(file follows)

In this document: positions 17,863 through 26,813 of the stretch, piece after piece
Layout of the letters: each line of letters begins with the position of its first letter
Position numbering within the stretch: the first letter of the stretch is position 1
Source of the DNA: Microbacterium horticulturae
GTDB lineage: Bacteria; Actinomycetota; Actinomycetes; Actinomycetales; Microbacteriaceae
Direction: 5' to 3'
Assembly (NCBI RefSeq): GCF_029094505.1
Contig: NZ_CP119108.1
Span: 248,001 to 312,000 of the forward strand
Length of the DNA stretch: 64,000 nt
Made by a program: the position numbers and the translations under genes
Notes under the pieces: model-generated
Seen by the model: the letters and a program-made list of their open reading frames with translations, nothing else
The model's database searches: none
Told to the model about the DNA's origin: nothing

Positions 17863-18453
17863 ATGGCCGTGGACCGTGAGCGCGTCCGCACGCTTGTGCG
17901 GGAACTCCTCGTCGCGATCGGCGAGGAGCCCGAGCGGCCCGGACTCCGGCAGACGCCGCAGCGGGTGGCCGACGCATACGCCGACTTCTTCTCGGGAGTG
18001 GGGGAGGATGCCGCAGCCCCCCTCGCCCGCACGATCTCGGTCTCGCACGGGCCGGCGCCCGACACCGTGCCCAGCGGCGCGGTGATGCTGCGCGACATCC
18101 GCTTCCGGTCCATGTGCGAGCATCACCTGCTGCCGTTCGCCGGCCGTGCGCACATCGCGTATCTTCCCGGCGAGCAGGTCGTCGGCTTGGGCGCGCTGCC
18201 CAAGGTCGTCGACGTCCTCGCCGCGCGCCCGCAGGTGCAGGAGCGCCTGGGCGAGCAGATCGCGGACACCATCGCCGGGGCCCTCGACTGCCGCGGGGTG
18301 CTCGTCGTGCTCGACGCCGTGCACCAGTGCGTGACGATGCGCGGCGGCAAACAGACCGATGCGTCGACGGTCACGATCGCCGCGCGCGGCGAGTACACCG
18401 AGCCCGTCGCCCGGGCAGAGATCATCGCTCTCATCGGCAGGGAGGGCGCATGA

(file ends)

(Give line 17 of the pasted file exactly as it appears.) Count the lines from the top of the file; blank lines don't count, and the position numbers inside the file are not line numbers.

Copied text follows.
17863 ATGGCCGTGGACCGTGAGCGCGTCCGCACGCTTGTGCG